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I'm a software developer working for a Small Company (SC). I have worked with them for four years, and they are my only professional development experience.

A recruiter for Big Company (BC) invited me to a hiring event. I informed the recruiter that I am perfectly happy at SC, but was interested to see what BC could offer me.

BC has offered me a starting salary at least 10% higher than my existing rate. Despite that, I still intend to stay with SC.

My question: What, if anything, should I say to SC about the salary BC is willing to offer me? Is it gauche to tell my employer that a recruiter offered me X amount and could SC give me Y?

I really wouldn't be asking SC to entice me to stay, but if I could ask for an out-of-band raise without seeming greedy/grasping, I'm certainly not opposed.

  • The fact that they're offering at least 10% higher could be evidence that you are being underpaid. Address this as a problem on its own directly with SC (which you decided to stay with) without mentioning BC - for example this topic is recommended here - workplace.stackexchange.com/questions/1025/… – Brandin Jul 8 '15 at 19:46
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If you have already decided to stay with SC, then you really don't have any bargaining power with them. Mentioning that you got an offer for a higher rate makes you a potential flight risk from the perspective of a manager.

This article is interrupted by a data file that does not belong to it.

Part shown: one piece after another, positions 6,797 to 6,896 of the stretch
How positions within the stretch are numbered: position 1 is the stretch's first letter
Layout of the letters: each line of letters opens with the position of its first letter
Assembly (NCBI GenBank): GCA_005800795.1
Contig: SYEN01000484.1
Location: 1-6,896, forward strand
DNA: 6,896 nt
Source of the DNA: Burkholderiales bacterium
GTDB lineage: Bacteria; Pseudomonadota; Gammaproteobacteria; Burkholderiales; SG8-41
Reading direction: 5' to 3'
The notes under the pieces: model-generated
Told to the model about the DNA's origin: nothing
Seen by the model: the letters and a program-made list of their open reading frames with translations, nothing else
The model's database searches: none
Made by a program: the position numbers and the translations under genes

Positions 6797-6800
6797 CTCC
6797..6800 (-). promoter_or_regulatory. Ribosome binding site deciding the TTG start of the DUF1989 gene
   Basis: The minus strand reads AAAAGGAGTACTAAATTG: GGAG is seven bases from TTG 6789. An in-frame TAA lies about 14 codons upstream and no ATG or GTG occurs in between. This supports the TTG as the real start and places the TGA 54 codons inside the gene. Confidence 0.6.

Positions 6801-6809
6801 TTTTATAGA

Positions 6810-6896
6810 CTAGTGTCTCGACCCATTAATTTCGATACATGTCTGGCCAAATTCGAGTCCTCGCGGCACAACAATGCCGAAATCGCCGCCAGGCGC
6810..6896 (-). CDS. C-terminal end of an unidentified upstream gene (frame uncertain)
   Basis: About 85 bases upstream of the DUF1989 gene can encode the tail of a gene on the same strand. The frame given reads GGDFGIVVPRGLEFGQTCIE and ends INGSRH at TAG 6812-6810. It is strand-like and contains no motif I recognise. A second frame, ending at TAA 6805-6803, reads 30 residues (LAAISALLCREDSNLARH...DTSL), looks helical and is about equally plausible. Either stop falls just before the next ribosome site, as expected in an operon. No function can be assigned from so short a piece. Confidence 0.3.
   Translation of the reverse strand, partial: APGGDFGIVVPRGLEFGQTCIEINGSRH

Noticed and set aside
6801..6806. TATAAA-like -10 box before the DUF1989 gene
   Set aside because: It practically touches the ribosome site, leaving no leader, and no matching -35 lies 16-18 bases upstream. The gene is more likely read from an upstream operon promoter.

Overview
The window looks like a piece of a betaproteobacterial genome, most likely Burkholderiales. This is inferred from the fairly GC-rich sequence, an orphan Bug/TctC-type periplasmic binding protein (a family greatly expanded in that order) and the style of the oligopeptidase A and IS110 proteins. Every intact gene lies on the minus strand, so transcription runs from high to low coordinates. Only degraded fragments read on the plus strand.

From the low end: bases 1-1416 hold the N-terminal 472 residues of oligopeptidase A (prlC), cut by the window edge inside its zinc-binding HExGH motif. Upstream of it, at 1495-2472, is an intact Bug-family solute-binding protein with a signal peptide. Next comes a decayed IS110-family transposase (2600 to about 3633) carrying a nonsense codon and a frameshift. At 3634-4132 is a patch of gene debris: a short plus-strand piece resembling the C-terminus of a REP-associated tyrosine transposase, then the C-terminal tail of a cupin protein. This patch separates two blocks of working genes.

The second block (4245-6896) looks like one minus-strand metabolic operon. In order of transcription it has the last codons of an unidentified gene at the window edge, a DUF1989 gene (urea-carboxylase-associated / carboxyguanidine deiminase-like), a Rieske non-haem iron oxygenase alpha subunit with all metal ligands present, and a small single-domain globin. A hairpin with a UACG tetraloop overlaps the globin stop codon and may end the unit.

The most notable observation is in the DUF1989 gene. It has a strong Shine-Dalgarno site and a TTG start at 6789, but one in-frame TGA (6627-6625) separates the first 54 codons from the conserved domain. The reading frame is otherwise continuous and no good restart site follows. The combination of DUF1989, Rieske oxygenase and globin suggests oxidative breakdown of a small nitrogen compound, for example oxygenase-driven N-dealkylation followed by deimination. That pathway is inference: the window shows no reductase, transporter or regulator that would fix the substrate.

If your heart is set on staying where you are, then you could perhaps look at market statistics to indicate what the going rates are in your area, and if your current salary is low you can use that as evidence for a raise.

Otherwise if you plan to use the salary to bargain with SC, you need to be prepared to lose the job at SC and work for BC. Don't put anything on the line that you are not prepared to lose.

  • Totally this. If you actually apply at BC and they give you the offer, you would need to put in your notice at SC. While they may give you a counter offer, they also may just wish you well in your future endeavors. (BTDT, both ways) – CGCampbell Jul 8 '15 at 11:12
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Tell your boss you have an offer, but you have not accepted until you told him first as a courtesy. If he chooses not to counter-offer, you have your answer. Some companies are very strict about avoiding getting into bidding wars for employees. Others will make an exception to keep a good employee.

You probably have a better feel for how you get along with people at this company and your level of comfort in this type of negotiation.

  • No idea why this answer received a downvote. I did the exact thing to get a raise at a company I enjoyed but was undercompensated at. There was no ill will as I was completely transparent with them, telling them I wanted to stay, but couldn't miss out on a 15% raise. – Garrison Neely Jul 8 '15 at 22:39

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